The collector of the transistor Q2 is connected through a resistor R12 to a node N4, which is connected through a resistor R14 to ground, and a resonant feedback network FB2, comprising two varactor diodes DV2, DV4 connected in series, a crystal Y2 connected in parallel with the varactor diodes, and a resistor R16 connected in series with the parallel combination of the diodes DV2, DV4 and the crystal Y2, is connected between the collector and base of the transistor Q2. When the transistor Q6 is conductive, therefore, the transistor Q2 develops a voltage across the load resistors R12, R14 that oscillates at the resonant frequency of the feedback network.
A summing amplifier U2 has its inverting input terminal connected to the tap of a potentiometer VR2 and its non-inverting input terminal connected to a node N6, which is connected through a resistor to a terminal P6. The output of the summing amplifier U2 is connected to the point of connection of the varactor diodes DV2, DV4.
The base of the transistor Q4 is connected to a node N8 at the connection point of two resistors R18, R20 that form a potential divider between ground and the -5 volt rail. An
The current source 22 supplies a constant current. Since the current that the inverter 10 draws from the current source 22 varies at the resonant frequency of the LC network 20 and the total current drawn by the two inverters must remain constant, the current drawn by the inverter 30 varies in complementary fashion with the current drawn by the inverter 10, and the output voltage of the inverter 30 therefore varies at the same frequency as the output voltage of the inverter 10 but is shifted in phase by 180°. The inverters 10 and 30 thus operate in differential fashion.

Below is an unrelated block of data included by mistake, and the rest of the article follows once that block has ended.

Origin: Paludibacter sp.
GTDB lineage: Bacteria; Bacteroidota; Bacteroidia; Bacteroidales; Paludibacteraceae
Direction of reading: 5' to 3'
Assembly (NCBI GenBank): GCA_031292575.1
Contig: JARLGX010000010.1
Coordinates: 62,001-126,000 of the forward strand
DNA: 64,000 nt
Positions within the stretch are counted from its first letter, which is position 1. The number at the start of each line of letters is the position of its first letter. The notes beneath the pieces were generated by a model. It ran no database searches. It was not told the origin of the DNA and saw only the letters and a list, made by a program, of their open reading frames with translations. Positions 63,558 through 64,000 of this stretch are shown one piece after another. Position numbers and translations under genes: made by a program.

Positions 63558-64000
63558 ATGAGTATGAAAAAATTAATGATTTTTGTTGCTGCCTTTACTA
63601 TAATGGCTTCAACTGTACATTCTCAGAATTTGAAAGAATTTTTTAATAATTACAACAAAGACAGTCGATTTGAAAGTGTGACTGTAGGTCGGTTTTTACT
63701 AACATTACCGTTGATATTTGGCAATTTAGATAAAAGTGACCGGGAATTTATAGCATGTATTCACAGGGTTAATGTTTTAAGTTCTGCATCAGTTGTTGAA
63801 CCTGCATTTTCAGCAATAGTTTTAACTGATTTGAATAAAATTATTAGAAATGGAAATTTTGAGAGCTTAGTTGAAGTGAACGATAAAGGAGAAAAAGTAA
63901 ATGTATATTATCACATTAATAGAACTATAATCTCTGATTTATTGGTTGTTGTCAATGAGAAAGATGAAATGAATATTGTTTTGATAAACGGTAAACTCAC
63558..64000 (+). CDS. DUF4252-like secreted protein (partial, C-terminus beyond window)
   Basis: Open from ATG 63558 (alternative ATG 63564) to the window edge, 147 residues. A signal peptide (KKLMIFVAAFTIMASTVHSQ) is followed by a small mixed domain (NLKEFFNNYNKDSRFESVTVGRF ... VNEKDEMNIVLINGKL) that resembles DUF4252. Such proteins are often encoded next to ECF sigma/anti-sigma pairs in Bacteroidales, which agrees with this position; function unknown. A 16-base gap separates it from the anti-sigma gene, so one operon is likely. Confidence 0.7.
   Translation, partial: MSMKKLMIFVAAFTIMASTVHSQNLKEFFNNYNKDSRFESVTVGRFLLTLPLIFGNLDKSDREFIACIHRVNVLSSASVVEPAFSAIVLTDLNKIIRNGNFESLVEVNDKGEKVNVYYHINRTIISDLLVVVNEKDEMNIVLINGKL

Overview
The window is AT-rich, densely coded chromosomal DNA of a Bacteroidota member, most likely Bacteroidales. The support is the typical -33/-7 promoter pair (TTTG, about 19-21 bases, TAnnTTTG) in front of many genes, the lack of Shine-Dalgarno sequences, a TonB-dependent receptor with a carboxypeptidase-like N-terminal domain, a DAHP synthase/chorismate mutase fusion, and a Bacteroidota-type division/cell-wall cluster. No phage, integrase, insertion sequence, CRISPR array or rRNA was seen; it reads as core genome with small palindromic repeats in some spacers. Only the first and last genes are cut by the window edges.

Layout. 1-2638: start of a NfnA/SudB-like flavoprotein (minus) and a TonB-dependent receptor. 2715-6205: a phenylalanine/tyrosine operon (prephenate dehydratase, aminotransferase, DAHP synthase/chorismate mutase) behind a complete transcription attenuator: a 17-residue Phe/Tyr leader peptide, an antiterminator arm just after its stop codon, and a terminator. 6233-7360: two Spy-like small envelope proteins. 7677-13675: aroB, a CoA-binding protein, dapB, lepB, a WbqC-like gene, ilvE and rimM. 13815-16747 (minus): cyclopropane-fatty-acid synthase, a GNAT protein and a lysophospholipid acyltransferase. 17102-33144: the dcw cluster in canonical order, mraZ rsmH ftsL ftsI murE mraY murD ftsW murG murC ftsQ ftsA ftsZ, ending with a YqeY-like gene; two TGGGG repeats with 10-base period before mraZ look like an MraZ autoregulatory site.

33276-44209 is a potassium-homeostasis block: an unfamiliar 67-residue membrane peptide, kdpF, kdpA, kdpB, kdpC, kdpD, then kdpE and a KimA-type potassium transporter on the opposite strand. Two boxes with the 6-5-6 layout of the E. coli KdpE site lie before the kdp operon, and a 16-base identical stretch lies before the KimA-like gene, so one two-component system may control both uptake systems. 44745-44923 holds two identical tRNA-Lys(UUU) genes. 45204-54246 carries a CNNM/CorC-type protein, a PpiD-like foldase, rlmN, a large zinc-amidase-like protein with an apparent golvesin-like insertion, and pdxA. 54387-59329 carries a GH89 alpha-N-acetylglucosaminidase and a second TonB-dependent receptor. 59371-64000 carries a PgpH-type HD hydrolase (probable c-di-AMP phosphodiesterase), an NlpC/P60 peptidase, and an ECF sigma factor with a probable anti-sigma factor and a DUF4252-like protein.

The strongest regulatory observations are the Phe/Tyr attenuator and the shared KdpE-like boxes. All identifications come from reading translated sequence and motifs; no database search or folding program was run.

Since the node 26 is held at a constant potential, the DC bias potential of the input of the inverter 30 is the same as the DC bias potential of the input of the inverter 10. This ensures true differential operation of the inverters 10 and 30 and consequently the DC components of the output voltages of the two inverters also are the same.
The resistors 14 and 32 are equal valued and since the DC inputs of the two inverters are the same the DC component of the current drawn by the inverter 10 is equal to that of the current drawn by the inverter 30 and the DC level of the output of the inverter 10 is the same as that of the inverter 30. The value of the resistors 14 and 32 is selected to provide adequate headroom for the AC component of the output signal.
The oscillator shown in FIG. 1 offers the advantage that the output of the inverter 30 does not load the output of the inverter 10. Consequently, in the event that the output terminal 36 is connected to a reactive load, it does not affect the oscillation frequency.
FIG. 2 illustrates a modification of the oscillator shown in FIG. 1. In the case of FIG. 2, the inputs of the inverters 10 and 30 are not connected. Large resistors 40 and 42 of equal value, e.g. about 1 megohm, provide feedback for the inverters 10 and 30 in order to establish their DC bias points at the same potential. The two inverters 10 and 30 are self biased into an active region where they act as amplifiers rather than as on-off logic gates. inductor L2 having a high impedance at the resonant frequency of the feedback network FB2 is connected between the base of the transistor Q4 and the base of the transistor Q2. Thus, the DC bias levels of the two inverting transistors are essentially equal, allowing them to operate as a differential pair.